Facts for the TravelerFolk Customs
The Tibetan people in Qinghai are good at singing and dancing. Each year in holidays grand fairs and celebrations are held on grassland, such as the horse race in Qinghai Lake area, the Singing and dancing performance in Yushu and the rally in Guoluo on which people make pilgrimage to the sacred mountains. Major Tibetan festivals are the New Year's Festival and the Joy Festival in the 6th month according to the Tibetan calendar.
Also inhabited in Qinghai are Mongolians. Their most famous folk event is the Nadamu Fair in every summer during the days of which people drink, sing and dance heartily, and participate in various sports such as arrow shooting, horse racing and wrestling.
Once you set your foot on the vast land of Xinjiang, you will be intoxicated with the colorful folk customs of the local peoples of different ethnic minorities. While Uygurs are especially good at their beautiful, lithe and humorous dances, the Kazaks, no matter male or female, old or young, all seem to be skillful in wrestling and horse riding games.
Most ethnic minorities in Xinjiang, including Uygur, Kazak, Hui, Kirgiz, Tajik, Tatar, and Uzbek, believe in Islam and celebrate two major festivals: the Corban and the Roza (the Lesser Bairam). In the morning of the festival, people get up early, take baths and light incense. Then they get dressed for the religious meeting at mosques. Each big local hotel will prepare some mats and compasses for tourists to give prayers. The Hui people particularly attach importance to the Roza.
In communities mainly comprising of Islamic, Moslem restaurants, even the cooking utensils and tableware used in them, are strictly separated from those of the Han nationality.
For local peoples of many ethnics, tea is their prime drink. The staple food for Uygur people is nang, a kind of bread in an oblate shape. Another delicious local food is shouzhuafan, or rice mixed with mutton and vegetables.
Xinjiang produces perhaps the best mutton in the country. Barbecuing kebab is one of the local delicacies. The most famous and unique food of the locality, however, is kauquanyang, or wholly-roasted sheep, which is compared favourably with Beijing's roast duck and Guangzhou's roast suckling pig. Moreover, dairy products are extremely rich in Xinjiang. including more than a dozen varieties.
One daily drink among the minority peoples in Xinjiang is tea with milk, which is not without reason. Eating a lot of meat with comparatively few vegetables, peoples in this area need to drink tea with milk to get more minerals and to help with their digestion. Moreover, the special drink may help them drive away cold in winter and heat in summer.
The way of preparing tea with milk is quite simple: break brick tea into parts and boil them in a copper pot. Pour milk into the tea when it is boiling and then add some salt before drinking. When treating guests at home, the minority peoples in Xinjiang always prepare the drink for immediate consumption.
Xinjiang, immense in territory and rich in special products, boasts fine handicraft articles.
The embroidered caps of Uygur people are everyone's favorite. The trade of making the beautiful caps has lasted for several hundred years. It is a custom with Uygur people to buy and wear new caps to celebrate their festivals. In many cities there are markets particularly selling the embroidered caps of different varieties.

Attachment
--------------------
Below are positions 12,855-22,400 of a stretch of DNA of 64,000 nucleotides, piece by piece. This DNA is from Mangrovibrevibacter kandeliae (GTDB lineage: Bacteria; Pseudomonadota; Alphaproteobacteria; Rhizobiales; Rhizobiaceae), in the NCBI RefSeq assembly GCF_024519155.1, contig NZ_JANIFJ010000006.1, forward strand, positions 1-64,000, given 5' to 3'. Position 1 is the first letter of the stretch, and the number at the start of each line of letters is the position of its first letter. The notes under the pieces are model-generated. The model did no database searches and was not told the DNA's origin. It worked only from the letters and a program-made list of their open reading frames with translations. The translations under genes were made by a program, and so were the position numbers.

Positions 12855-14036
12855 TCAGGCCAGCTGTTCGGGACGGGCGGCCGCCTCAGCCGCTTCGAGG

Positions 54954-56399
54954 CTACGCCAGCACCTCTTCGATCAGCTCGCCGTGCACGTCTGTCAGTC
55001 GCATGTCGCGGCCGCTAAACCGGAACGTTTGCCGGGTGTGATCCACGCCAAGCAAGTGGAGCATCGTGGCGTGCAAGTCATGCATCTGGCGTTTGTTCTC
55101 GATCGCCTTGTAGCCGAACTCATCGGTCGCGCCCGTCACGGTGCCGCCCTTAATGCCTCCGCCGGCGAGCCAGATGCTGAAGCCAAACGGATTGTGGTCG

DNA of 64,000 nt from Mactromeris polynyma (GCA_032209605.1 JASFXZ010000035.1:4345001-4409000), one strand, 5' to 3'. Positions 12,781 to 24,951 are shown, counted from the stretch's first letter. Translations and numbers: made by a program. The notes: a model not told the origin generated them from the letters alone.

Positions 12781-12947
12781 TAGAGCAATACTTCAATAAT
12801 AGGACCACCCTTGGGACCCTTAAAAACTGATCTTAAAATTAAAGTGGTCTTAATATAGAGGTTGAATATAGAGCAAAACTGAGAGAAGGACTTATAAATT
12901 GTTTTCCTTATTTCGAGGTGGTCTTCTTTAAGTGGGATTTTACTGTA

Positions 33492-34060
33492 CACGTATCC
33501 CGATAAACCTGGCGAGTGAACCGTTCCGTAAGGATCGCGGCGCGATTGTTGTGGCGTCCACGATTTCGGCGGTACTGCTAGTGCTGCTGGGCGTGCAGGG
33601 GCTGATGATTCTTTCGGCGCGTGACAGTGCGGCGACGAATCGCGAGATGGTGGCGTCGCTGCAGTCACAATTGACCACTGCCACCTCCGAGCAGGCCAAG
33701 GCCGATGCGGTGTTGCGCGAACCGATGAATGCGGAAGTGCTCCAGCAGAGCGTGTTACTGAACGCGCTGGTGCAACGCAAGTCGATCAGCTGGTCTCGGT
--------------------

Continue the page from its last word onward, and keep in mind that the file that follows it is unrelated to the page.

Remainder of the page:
Xinjiang also produces unique handicraft daggers in elegant shapes. With beautiful ornamental designs and extremely sharp edges, they are of both artistic and practical values.
Xinjiang's rug industry enjoys long history and high technology, making rugs worldly reputed for their first-class materials, excellent workmanship and graceful colors and designs.
Xinjiang is also rich in deposit of precious stones, 20 varieties of which may be made use of. Many of the stones belong to unique gems peculiar to the locality. One kind of cat's eye called haizang is perhaps the best-known. Discovered first in Xinjiang, it is among the most precious emeralds in the world.
To prepare for a travel to China, one may hold his or her valid passport( with the validity term of more than 6 months) and apply for VISA to China's diplomatic agencies, consular offices and other Chinese institutions in foreign counties which have been approved by China's Ministry of Foreign Affairs.
When arriving in China, each tourist must fill in the Tourist Luggage Declaring Form and keep one copy of the form so that it may be produced when the tourist leaves the country. The articles with high value declared in the form by any tourist must be taken away from China when he or she is leaving the country. Otherwise, the articles are to be levied with import taxes.
Within the territory of China the only currency in circulation is Renminbi.
There are different denominations of Renminbi notes. They include 100 yuan, 50 yuan, 10 yuan, 5 yuan, 2 yuan, 1 yuan, 5 jiao, 2 jiao, 5 fen, 2 fen and 1 fen. Those with values above 2 yuan are all paper notes, and those under 1 yuan are either paper notes or hard coins.
Cashing of Foreign Traveller's Check
The Bank of China may cash any travel check issued by any foreign bank or financial institution. However, transferred travel check may only be accepted for collection by the Bank of China and may not be cashed within the territory of China.
Several internationally accepted credit cards are accepted in Chinese hotels which may receive foreigners and in big shopping centers. They include The American Express, Diners Club, JCB, VISA, and MasterCard.
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